Mindful Monkey.

The Top 10 Drug Policy Stories of 2013


An article in the Huffington Post does a good job of pointing out some important trends in drug policy and what might be on the horizon, in particular the tide may be turning away from the ‘War on Drugs’. What is interesting is the overall optimistic outlook, that things might be moving in a more progressive direction.

Even though the issues highlighted here relate to the USA, they are very relevant to what happens in the rest of the world.

One thing that caught my eye in particular was the US Attorney General Eric Holder criticising the policy of putting people in prison for drug offences:


“The path we are currently on is far from sustainable,” said Holder. “As we speak, roughly one out of every 100 American adults is behind bars. Although the United States comprises just five percent of the world’s population, we incarcerate almost a quarter of the world’s prisoners… It carries both human and moral costs that are too much to bear. And it results in far too many Americans serving too much time in too many prisons – and beyond the point of serving any good law enforcement reason.”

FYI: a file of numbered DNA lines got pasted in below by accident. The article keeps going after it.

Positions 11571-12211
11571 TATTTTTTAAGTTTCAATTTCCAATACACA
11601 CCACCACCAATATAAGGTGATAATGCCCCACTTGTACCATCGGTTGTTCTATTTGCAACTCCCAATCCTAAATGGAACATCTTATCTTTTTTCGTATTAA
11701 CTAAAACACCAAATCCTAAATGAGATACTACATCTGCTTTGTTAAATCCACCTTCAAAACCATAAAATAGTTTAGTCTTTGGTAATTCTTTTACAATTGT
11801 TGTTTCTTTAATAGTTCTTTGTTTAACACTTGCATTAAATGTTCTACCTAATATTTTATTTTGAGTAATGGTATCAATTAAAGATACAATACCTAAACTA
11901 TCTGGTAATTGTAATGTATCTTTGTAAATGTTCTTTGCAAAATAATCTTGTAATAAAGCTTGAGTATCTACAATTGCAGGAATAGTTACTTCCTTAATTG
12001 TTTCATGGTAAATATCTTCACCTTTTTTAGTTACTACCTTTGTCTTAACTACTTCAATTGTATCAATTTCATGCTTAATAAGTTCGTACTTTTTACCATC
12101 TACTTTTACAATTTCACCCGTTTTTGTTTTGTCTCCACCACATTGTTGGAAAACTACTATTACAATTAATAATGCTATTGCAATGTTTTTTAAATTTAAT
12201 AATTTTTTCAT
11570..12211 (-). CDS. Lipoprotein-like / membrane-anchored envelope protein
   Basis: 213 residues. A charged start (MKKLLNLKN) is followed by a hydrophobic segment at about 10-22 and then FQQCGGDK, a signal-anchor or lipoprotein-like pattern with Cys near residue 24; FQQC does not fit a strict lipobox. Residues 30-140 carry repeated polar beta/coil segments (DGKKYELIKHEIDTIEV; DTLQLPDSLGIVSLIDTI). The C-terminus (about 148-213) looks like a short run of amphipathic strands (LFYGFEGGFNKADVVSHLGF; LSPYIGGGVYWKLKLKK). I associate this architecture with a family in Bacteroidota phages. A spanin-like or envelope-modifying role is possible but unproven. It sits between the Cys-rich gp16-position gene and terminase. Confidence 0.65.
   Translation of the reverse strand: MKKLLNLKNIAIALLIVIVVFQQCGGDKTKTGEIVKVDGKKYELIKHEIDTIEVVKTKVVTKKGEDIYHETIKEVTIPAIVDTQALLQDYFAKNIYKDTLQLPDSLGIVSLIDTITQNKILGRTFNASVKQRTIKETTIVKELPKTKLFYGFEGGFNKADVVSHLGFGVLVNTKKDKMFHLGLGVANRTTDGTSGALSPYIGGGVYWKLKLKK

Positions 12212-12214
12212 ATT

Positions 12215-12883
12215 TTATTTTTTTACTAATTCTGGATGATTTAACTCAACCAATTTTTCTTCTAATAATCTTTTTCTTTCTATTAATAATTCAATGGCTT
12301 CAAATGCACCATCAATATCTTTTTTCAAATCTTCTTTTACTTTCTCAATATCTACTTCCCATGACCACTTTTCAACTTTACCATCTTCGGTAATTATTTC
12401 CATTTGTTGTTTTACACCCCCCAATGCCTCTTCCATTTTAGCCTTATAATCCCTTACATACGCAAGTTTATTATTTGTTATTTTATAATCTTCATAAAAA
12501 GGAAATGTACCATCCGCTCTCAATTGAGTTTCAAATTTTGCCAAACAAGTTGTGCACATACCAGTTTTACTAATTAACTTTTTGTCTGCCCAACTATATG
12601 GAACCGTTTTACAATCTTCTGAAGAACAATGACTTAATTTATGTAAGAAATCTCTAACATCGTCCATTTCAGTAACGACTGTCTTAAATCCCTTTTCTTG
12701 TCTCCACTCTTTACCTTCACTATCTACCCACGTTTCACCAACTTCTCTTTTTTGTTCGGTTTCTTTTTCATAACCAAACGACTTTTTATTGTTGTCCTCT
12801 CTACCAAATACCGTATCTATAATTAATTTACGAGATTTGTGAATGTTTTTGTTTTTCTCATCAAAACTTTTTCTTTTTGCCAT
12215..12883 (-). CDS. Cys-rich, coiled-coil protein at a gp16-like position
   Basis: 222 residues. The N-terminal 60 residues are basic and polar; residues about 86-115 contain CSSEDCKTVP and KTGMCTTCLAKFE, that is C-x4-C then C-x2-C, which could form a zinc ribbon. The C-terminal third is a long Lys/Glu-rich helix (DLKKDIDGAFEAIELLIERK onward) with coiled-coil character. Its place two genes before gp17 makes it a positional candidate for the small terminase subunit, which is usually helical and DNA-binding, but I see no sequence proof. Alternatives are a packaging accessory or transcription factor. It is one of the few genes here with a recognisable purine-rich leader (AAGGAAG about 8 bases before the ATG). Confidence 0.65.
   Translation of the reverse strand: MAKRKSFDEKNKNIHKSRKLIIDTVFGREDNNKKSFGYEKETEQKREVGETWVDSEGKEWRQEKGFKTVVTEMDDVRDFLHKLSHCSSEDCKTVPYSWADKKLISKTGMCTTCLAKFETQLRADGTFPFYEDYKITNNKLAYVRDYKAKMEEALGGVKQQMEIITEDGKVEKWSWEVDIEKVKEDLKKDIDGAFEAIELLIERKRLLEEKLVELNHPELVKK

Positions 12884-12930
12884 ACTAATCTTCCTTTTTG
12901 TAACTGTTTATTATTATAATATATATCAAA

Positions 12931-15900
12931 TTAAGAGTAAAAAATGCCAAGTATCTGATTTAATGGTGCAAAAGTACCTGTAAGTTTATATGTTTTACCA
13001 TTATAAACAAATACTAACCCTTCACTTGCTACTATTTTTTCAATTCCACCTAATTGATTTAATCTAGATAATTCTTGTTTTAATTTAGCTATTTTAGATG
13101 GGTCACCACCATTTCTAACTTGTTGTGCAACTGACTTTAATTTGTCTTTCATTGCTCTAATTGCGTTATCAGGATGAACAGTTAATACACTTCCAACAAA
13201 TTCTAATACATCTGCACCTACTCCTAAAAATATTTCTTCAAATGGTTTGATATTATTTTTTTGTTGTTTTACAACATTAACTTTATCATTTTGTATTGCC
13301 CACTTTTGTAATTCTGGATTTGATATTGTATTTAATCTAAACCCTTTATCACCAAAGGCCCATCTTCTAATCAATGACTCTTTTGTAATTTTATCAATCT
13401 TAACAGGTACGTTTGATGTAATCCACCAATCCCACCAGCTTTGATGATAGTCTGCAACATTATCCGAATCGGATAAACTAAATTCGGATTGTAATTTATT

Yes that really does say 1 in a 100 of the population in prison!

In case you wanted to take a look at the article here is the link: The Beginning of the End: The Top 10 Drug Policy Stories of 2013 | Tony Newman.

In the June 2011 an article in the New England Journal of Medicine* pointed to some of the implications of this policy of incarceration: that in the past 50 years the US government policies “… have shifted the burden of care for addiction and mental illness to prisons” and goes on the show how prisons are in no position to deal with these issues in any way that we would regard humane.

I am pretty sure that people working the substance use field in this country will recognise this situation and hope that things will change at some point. If policy makers remember that prison actually costs more that most treatments, they might realise the value of doing the right thing, which is to invest in treatment rather than chasing people around with a stick.


Reference: *The New England Journal of Medicine June 2011 364:22 pp 2081-2083

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